RIO DE JANEIRO (Dow Jones) -- Brazilian mining company Vale SA (VALE, VALE5.BR) said Thursday it may spend more than the $21.4 billion it is scheduled to invest this year, more than half of which will be for bringing new projects into production.
Additional projects could even be included in the investment program, directors said on a conference call with analysts.
"We're having a much better performance on spending this year," said Vale's chief financial officer Tito Martins. "It could go above the budgeted capex expenditure for 2012."
In 2011 Vale invested $16.4 billion, well below the $24 billion originally announced for the year, due to difficulties in obtaining environmental licenses, manpower and setting up new projects, Martins said in January.
In November 2011, Vale announced plans to invest $12.9 billion on developing projects in 2012, including in iron ore, copper, coal and fertilizers, with the rest of the programmed budget to go towards research and development and maintaining existing projects.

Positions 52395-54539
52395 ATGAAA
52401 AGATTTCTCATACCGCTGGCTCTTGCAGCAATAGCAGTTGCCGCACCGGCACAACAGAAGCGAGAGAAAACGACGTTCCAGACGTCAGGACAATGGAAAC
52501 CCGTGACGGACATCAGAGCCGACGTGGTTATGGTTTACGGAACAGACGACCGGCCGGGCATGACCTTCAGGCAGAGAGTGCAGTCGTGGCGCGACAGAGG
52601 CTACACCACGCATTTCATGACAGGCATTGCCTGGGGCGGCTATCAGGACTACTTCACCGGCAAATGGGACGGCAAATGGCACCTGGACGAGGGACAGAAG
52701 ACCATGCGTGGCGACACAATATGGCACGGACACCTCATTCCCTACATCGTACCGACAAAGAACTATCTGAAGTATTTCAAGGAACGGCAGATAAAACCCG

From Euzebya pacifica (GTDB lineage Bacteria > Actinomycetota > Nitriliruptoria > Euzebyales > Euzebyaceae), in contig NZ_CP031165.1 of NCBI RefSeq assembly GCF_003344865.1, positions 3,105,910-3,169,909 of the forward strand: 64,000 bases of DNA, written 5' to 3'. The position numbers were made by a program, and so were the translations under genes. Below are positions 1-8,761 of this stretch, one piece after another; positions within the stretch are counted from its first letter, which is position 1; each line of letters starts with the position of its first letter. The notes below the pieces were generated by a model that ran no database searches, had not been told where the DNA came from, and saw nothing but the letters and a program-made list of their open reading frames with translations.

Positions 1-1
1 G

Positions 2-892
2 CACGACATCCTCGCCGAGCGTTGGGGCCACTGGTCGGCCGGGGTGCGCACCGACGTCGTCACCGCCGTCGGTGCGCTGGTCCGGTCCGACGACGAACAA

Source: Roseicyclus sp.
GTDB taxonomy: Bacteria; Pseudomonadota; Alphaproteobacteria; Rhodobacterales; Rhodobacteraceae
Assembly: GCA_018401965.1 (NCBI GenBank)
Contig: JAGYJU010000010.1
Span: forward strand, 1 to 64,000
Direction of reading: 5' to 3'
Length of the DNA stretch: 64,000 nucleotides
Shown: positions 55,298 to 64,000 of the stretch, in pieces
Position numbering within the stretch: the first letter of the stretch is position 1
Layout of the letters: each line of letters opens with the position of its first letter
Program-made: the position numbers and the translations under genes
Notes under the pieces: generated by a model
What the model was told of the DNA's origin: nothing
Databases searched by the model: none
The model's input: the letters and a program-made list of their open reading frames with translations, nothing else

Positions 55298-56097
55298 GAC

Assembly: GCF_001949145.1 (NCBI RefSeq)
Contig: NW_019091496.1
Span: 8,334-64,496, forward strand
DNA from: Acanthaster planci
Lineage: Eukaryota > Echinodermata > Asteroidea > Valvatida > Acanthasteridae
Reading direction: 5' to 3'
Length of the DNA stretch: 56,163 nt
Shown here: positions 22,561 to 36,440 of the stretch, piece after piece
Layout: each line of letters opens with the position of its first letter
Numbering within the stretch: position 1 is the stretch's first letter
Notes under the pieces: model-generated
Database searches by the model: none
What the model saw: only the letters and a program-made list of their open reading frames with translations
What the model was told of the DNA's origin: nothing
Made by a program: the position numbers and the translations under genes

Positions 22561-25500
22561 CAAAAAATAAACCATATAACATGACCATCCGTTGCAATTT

"We could now have some small additional projects investments," said capital projects director Ghalib Chaim on the call.
Current investments including in the 40 million metric tons a year iron-ore mine-capacity expansion in Carajas, the offshore port in Sao Luis, Brazil, copper mine Salobo which is due to start up next month, the start of coal production in Mozambique, a railroad construction in Malawi and the stockyard center in Malaysia are all "going very well," Chaim said.
Ferrous and strategies executive director Jose Carlos Martins added Vale expects to be able to command higher prices for its iron ore because of the Malaysia stockyard, which will facilitate and speed sales of the steelmaking ingredient to Asian customers. China is currently Vale's biggest iron ore customer, having taken 47.2% of its iron ore in the first quarter.
'We're far from the market," Martins said. The stockyard, which may house around 2 million metric tons of iron ore, allows Vale to postpone sales and sell closer to the market, he said. "We expect to get a better price realization as we move closer to the market," he said.
-By Diana Kinch, Dow Jones Newswires; 55 21 2586 6086; firstname.lastname@example.org